One of the greatest pleasures of fashion is to be able to wear a piece of clothing that fits perfectly on the body. Not only does it make you look well put together, it is also an instant confidence booster that many of us crave — a little help goes a long way. To push our level of self-esteem to greater heights, we need to look within ourselves, our undergarments.
We have explored the reasons why the world’s most renowned lingerie fashion show, the Victoria’s Secret Fashion Show was cancelled in an earlier post. Two years later, the once backdated brand is making a comeback. Out go the supermodel Angels, in comes the VS Collective, a group of women recognised for their accomplishments and opinions.
Joining the newly formed team includes models Adut Akech, Paloma Elsesser and Valentina Sampaio, actress Priyanka Chopra Jonas and 17-year-old world champion skier Eileen Gu and soccer player Megan Rapinoe. They will take part in a podcast hosted by British photographer Amanda de Cadenet while also providing an advisory role and being the new faces of the company.
“With The VS Collective, we are creating a platform that will build new and deeper relationships with all women. Through a series of collaborations, business partnerships and cause-related initiatives, we are bringing new dimensions to our brand experience. By combining the energy, creativity and perspectives of our new partners with our network, we can transform the way we connect with and appear to women,” said Martha Pease, director of marketing.
The company is ready to throw off the shackles of its past and regain consumer confidence once again. But this is not going to be an easy battle for it is now competing with many upstarts such as CUUP, ThirdLove and most prominently, Rihanna’s Savage X Fenty line. These new players are able to tap on the zeitgeist and offer products that appeal to the needs of this new generation of consumers. According to the YouGov BrandIndex, Victoria’s Secret US brand buzz saw a dip since the last show in late 2018 but despite its struggles, the company remains America’s biggest lingerie seller.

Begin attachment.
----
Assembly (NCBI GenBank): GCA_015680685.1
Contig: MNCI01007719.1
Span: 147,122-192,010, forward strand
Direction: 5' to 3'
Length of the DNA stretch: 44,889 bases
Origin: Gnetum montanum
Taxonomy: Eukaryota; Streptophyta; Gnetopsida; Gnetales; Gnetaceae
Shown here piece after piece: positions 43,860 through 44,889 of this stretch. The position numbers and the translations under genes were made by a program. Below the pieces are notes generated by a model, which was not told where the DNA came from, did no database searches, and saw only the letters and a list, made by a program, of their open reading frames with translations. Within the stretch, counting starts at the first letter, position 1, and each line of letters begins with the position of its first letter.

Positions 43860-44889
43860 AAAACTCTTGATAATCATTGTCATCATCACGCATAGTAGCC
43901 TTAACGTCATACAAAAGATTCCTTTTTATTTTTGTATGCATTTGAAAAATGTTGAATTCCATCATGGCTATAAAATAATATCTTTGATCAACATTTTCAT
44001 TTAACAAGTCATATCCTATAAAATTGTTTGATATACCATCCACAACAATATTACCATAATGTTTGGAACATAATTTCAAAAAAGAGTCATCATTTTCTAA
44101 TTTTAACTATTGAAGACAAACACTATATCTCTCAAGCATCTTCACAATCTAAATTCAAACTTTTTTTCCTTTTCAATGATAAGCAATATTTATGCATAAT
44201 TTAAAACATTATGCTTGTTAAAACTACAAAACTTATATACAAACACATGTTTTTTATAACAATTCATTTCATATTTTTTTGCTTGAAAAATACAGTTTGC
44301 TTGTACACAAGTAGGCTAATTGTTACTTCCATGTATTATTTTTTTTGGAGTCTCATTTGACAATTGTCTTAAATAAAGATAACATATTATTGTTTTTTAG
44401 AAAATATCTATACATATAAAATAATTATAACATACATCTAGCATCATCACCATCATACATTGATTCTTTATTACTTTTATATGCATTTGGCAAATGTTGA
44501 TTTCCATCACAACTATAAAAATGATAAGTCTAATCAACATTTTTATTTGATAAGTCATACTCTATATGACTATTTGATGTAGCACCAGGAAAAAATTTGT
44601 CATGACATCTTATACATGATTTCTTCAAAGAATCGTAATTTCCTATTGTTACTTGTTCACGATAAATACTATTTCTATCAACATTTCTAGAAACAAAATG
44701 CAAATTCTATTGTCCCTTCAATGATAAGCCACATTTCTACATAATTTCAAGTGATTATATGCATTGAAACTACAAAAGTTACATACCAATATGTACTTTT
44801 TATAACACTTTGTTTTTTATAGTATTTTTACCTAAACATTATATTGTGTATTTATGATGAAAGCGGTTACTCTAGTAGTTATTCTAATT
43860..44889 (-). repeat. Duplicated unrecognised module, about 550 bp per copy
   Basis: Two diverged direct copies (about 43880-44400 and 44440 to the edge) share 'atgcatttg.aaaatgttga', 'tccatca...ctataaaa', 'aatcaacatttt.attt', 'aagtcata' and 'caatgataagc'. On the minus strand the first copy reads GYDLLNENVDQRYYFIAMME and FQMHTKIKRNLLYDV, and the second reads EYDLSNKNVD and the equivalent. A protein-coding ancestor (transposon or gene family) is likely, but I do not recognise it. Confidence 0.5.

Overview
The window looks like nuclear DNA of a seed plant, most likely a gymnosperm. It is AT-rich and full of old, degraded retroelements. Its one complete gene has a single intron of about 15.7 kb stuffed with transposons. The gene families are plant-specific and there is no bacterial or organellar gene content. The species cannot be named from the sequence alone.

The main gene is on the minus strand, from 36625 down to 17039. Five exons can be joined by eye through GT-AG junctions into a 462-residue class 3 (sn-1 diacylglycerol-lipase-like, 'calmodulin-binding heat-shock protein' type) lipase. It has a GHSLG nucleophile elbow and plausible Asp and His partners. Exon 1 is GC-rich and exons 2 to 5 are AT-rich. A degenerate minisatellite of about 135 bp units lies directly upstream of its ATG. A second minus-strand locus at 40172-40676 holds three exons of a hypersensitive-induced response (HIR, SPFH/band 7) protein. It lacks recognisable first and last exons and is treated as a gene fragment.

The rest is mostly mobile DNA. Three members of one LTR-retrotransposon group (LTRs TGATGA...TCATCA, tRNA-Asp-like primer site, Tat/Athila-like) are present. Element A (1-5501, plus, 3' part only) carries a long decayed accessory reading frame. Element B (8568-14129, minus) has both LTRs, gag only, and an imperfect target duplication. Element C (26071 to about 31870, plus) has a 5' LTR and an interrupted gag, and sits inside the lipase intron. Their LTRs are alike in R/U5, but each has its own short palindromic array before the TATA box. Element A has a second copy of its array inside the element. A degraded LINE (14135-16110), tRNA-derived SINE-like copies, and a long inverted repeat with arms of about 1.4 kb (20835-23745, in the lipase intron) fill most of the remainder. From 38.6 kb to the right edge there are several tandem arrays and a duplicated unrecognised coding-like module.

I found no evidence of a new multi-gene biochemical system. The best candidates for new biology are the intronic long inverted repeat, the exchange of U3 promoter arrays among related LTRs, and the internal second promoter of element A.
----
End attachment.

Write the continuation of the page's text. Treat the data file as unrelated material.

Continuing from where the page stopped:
Apart from conducting an overhaul to its image, internally, the structure of the company also saw changes such as appointing more females into the board of directors, Bloomberg reported that six non-executive directors, including the chair, are women. This is a clear indication that the company is committed to empowering females and is culturally aware of the shifting sentiments surrounding equality. Furthermore, with more sales now being done online, the clever pivot towards digital has expanded its online revenue from 24% in 2018 to about 44% now.
In a bid to win back ex-consumers, the company has expanded its bras offering: up to a G cup and sizing up to an XXL. But more work needs to be done such as broadening its lingeries for nursing, maternity and mastectomy bras. All this leads to one single word: Inclusivity. This buzzword represents the new golden standard that companies have to follow in order to remain relevant. Such a makeover also runs the risk of looking like a cynical marketing ploy but this is a gambit that the company has to be willing to make to survive long-term.
So far, comments have been positive but there is still a long way to go and to address this possible gap, the company says the new Collective will be joined by an “ever-growing group” of women in hopes to appeal to as wide an audience as possible. Victoria’s Secret Angels still stand for glamour, aspiration and pleasure, but now these qualities have been rethought with a progressive lens and with the whole spectrum of women in mind.